Chancellor George Osborne has launched a call for evidence on Compensated No-Fault Dismissals for "for our smallest businesses."
Back in November 2011, pages from a leaked Government report - written by venture capitalist Adrian Beecroft and reportedly commissioned by David Cameron - suggested that the right to claim unfair dismissal should be replaced by new "Compensated No Fault Dismissals"
in order to boost economic growth. See this post for more detail on the implications of Beecroft's proposals
Beecroft's proposals proved controversial
at the time. It was subsequently suggested that they could be limited to cover employees of "new micro-companies"
Some commentators suggest that Osborne's decision to call for evidence on Compensated No-Fault Dismissals for micro employers means they are now likely to become a reality.
Osborne: 'What about your right to start a business and not be sued out of existence?'
Speaking at the EEF Manufacturers' Dinner last night (Tuesday 6 March 2012), Osborne announced the call for evidence on Compensated No-Fault Dismissals
. He said:
Of course, employees have rights and should be protected. But what about your right to start a business and not be sued out of existence? And now we're beginning a call for evidence on the case for a new Compensated No-Fault Dismissal for our smallest businesses. Plenty of trade unions and others will be submitting their evidence for why we shouldn't do this. If you think we should, and it will increase employment, then don't wait for someone else to send in the evidence. Send it in yourself.Businesses to 'absolutely flood BIS' with evidence in favour of Compensated No-Fault Dismissals?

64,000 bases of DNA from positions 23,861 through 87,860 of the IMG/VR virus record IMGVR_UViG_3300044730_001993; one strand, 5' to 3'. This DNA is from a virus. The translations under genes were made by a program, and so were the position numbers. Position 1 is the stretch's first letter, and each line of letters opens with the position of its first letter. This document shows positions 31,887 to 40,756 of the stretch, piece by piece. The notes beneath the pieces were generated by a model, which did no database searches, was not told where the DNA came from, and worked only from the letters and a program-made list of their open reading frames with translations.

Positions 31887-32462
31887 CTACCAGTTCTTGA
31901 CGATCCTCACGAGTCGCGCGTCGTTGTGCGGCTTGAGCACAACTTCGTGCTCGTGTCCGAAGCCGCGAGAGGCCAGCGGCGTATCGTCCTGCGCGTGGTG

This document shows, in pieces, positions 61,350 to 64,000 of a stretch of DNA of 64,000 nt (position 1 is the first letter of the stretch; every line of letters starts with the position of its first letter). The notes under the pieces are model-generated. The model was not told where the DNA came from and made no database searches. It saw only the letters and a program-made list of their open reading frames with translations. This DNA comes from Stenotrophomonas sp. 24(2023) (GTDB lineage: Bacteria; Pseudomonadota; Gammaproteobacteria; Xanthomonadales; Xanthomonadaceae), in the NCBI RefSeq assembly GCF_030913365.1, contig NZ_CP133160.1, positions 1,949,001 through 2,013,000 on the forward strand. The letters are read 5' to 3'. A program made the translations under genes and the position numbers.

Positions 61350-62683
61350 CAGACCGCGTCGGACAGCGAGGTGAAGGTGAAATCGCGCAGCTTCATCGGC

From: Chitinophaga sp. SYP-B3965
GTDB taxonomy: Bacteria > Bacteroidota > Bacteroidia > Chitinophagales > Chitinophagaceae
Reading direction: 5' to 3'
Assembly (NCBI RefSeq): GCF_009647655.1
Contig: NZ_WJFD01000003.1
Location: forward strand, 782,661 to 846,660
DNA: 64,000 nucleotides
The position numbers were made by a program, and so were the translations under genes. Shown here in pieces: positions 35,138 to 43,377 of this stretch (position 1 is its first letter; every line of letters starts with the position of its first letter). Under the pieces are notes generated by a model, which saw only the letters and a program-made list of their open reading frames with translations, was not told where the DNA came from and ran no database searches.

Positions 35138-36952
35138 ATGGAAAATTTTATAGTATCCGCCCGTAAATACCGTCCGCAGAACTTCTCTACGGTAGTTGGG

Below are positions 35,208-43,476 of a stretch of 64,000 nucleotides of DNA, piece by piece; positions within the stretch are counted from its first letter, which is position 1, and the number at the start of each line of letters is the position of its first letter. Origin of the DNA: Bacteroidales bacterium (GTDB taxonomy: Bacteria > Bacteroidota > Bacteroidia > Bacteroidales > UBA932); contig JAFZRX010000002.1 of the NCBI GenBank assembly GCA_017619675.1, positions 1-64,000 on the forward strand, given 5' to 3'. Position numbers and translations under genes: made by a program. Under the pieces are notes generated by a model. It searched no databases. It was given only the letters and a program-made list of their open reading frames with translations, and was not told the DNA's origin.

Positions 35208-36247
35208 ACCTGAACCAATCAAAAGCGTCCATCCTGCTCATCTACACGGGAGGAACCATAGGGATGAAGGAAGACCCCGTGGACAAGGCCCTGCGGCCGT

The Telegraph reports
that "employment minister Norman Lamb is unveiling plans this month which would remove restrictions on laying off staff at firms with fewer than 10 employees."
In a post on the Spectator's Coffee House blog, James Forsyth says that Osborne expects many employers to come out in favour of the Compensated No-Fault Dismissal proposals
, and that Compensated No-Fault Dismissals are likely to become a reality:
The fact that Osborne is personally throwing his weight behind the Beecroft agenda is striking. It suggests that he does regard making it easier to hire and fire as one of the keys to getting the economy moving again and as important enough to have a political fight over. Indeed, there is talk in Tory circles of trying to get businesses to absolutely flood BIS with responses to the consultation. I also suspect that Osborne's intervention means that this proposal is going to go through. The Chancellor tends not to waste his political capital on losing causes. What's your view on Compensated No-Fault Dismissals?
I'm extremely interested to find out what you make of the Compensated No-Fault Dismissal proposals. Are they likely to promote growth in 2012 and beyond (should they come into effect)? Please get in touch via the comments box below.
Read the complete post at http://www.xperthr.co.uk/blogs/employment-intelligence/2012/03/osborne-compensated-no-fault-d.html
7 Mar 2012 6:45 AM
XpertHR - Employment Intelligence
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